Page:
@bigbadbilly, The evidence is irrefutable. Buying and selling Likes through any other means besides Facebook’s own advertising platform, is a violation of their Terms. You should probably stop denying that and put a disclaimer on your gigs to this effect.

    In the words of Ricky Fitz in “American Beauty”: “Never underestimate the power of denial.”
Link to comment
Share on other sites

@oldbittygrandma - LOL! Well said.

@petrosianii - That is the blanket term. It also states spamming practices and signing up to something. It also quotes deceptive practices or scams to get people to like. Everything you’ve wrote and pointed to talks about bad accounts, scamming people into liking, etc, etc. Or people not really liking a page. Which is what I wrote as well concerning ‘Bots’. But when you deal in real accounts there’s not really much rule breaking. Over the last 12 months alone on Fiverr, 6 of my members received messages from Facebook concerning their ‘Liking’ practices. Once they responded as a real person and not a ‘Bot’ nothing ever happened.

I also don’t feel a need to add a “Disclaimer” on my gigs because I don’t use Bots. I use a network of friends. Real profiles, not fake ones. I can also safely say that over the last 2.5 - 3 years I have never heard of ever loosing a page because of my service. And, although it’s just a guess I’d say that I’ve provided service to at least 20,000. 3000+ here on Fiverr alone over the last 12 months. That’s a pretty good statistic. I can also say that I don’t advertise my Fiverr gig at all. Not one post for it. It’s all repeat clients who are very happy with my service.

I guess when it’s all said and done it doesn’t really matter. No matter what I say, or what you say, or what anyone says people will purchase what they want. And if they want a service such as mine they will get it. LOL. If you’re a good provider of any service you’ll do well.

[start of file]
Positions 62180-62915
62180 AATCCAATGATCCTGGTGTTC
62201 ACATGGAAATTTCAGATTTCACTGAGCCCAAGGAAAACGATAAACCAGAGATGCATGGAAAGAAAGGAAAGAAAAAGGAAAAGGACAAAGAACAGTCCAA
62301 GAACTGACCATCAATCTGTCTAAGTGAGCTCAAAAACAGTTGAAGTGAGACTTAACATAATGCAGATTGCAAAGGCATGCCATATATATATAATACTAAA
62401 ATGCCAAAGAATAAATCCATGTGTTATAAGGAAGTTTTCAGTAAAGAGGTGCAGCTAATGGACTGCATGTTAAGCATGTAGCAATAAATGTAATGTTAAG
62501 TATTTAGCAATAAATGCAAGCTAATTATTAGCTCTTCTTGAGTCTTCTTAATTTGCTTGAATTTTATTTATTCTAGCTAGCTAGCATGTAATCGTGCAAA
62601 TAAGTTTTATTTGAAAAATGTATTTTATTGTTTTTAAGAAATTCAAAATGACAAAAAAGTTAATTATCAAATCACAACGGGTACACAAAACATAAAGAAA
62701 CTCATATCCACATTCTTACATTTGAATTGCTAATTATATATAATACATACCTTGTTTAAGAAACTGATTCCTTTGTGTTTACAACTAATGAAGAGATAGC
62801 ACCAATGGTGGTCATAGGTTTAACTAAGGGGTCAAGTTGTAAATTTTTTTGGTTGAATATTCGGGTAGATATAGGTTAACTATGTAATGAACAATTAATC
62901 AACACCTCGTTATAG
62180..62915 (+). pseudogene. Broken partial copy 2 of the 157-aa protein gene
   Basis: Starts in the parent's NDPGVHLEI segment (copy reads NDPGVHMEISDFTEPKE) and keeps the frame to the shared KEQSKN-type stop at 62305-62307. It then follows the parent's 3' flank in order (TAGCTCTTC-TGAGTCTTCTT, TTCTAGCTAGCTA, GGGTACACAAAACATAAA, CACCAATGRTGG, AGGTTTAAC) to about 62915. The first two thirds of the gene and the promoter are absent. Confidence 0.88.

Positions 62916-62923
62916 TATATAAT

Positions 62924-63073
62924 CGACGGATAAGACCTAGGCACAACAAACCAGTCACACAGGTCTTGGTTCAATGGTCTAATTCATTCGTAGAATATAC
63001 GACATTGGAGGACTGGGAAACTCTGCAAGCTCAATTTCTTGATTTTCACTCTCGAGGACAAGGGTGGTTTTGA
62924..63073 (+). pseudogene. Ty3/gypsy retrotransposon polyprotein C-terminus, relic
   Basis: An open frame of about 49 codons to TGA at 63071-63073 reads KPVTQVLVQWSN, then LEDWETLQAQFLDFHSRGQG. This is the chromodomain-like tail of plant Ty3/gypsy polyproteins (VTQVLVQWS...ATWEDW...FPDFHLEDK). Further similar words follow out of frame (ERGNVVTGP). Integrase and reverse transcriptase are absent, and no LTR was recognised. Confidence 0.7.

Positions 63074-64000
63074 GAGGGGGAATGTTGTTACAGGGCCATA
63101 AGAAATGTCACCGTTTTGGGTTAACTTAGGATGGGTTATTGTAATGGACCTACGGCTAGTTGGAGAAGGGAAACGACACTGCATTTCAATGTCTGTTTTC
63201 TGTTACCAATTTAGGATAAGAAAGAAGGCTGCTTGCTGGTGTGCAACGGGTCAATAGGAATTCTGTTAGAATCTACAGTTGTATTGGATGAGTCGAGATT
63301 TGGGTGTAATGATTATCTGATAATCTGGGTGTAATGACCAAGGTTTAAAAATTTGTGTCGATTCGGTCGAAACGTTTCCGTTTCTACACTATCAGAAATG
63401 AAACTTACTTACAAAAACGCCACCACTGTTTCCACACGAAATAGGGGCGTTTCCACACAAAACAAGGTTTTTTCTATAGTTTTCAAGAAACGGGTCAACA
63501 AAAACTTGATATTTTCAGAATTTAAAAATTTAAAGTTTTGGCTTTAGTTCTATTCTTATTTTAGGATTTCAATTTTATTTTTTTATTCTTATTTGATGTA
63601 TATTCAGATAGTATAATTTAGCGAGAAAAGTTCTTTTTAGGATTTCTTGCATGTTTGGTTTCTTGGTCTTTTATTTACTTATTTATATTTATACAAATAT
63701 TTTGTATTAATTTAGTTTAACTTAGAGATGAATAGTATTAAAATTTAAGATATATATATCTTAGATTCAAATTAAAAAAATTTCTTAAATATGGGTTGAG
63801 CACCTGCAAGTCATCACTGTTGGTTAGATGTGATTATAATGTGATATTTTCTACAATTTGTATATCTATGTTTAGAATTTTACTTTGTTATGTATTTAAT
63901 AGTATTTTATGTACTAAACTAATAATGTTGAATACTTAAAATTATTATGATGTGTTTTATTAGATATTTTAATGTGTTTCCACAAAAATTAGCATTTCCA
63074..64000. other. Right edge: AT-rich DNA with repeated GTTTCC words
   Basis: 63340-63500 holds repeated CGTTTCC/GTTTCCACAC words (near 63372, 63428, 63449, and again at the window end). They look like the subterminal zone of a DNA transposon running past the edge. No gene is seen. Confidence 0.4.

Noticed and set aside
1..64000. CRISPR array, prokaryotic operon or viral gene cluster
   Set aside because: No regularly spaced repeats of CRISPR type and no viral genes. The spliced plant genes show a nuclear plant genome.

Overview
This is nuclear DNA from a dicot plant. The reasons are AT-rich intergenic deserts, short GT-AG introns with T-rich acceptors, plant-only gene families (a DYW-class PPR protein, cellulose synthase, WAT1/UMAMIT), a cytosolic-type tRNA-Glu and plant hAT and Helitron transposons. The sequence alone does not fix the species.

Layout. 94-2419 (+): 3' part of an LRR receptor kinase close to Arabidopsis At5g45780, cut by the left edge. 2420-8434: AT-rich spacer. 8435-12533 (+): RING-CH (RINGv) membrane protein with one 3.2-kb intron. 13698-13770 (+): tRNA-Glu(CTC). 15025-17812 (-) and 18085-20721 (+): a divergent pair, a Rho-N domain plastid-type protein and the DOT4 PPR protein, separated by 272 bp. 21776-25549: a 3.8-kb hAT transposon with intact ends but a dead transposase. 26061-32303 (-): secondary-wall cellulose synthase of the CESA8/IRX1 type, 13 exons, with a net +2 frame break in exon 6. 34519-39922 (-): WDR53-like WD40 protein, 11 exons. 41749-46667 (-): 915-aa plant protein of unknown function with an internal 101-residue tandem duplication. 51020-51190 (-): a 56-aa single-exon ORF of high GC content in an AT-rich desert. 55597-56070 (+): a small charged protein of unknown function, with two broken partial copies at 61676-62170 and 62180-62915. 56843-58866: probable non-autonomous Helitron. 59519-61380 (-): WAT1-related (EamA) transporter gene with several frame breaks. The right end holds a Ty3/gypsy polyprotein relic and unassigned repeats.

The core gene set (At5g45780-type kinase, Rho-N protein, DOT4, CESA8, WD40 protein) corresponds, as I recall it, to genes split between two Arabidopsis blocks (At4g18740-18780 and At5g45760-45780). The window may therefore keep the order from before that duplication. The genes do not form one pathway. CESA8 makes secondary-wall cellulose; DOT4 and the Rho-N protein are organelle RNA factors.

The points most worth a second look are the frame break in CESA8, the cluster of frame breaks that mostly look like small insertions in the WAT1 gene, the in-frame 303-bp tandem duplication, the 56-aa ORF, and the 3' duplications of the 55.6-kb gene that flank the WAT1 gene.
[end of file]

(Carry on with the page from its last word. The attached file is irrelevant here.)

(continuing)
We can go back and forth forever but it’s not going to change anything. Just like no matter what I say or what you say neither of us will change our minds. LOL.

The bright side? That’s what the forums all about. Friendly debate. Right?

That’s all for me… for now. Mwa ha ha ha ha (As I tip my black hat to @petrosianii…)

Link to comment
Share on other sites

Guest merileep

Maybe the point isn’t in who is right and who is not right. If someone has a facebook like gig that doesn’t use robot profiles and they are human and from a private group than how would anybody know? For all purposes I could post your facebook page to all my friends and have them join it. And that would be fine. I can understand if they are robots but if they’re not than you can’t really prove anything. What could facebook do? Tell people they can’t like a page? Ask them? Let them ask. I hope that makes sense.

Should I be worried when I send my friends messages to like my page? Or if they do it? I think not. And that should be the end of this conversation. 🙂

Link to comment
Share on other sites

Guest petrosianii
merileep said: If someone has a facebook like gig that doesn't use robot profiles and they are human and from a private group than how would anybody know?